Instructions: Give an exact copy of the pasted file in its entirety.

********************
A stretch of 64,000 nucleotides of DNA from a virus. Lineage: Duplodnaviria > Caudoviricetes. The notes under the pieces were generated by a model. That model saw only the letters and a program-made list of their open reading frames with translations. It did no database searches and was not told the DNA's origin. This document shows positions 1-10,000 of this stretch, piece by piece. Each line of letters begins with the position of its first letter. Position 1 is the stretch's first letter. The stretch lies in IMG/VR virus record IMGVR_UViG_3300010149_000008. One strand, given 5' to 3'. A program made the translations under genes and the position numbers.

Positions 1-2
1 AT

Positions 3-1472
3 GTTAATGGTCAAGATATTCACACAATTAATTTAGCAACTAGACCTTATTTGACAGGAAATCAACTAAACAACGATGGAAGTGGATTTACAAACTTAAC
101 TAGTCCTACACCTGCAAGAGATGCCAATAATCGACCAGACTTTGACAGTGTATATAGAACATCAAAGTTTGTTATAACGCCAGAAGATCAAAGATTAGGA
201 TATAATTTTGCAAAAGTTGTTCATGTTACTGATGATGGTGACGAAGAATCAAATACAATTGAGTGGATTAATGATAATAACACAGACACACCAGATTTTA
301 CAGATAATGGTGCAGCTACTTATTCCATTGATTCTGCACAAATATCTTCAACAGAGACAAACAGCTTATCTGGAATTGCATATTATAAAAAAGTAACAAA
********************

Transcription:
A stretch of 64,000 nucleotides of DNA from a virus. Lineage: Duplodnaviria > Caudoviricetes. The notes under the pieces were generated by a model. That model saw only the letters and a program-made list of their open reading frames with translations. It did no database searches and was not told the DNA's origin. This document shows positions 1-10,000 of this stretch, piece by piece. Each line of letters begins with the position of its first letter. Position 1 is the stretch's first letter. The stretch lies in IMG/VR virus record IMGVR_UViG_3300010149_000008. One strand, given 5' to 3'. A program made the translations under genes and the position numbers.

Positions 1-2
1 AT

Positions 3-1472
3 GTTAATGGTCAAGATATTCACACAATTAATTTAGCAACTAGACCTTATTTGACAGGAAATCAACTAAACAACGATGGAAGTGGATTTACAAACTTAAC
101 TAGTCCTACACCTGCAAGAGATGCCAATAATCGACCAGACTTTGACAGTGTATATAGAACATCAAAGTTTGTTATAACGCCAGAAGATCAAAGATTAGGA
201 TATAATTTTGCAAAAGTTGTTCATGTTACTGATGATGGTGACGAAGAATCAAATACAATTGAGTGGATTAATGATAATAACACAGACACACCAGATTTTA
301 CAGATAATGGTGCAGCTACTTATTCCATTGATTCTGCACAAATATCTTCAACAGAGACAAACAGCTTATCTGGAATTGCATATTATAAAAAAGTAACAAA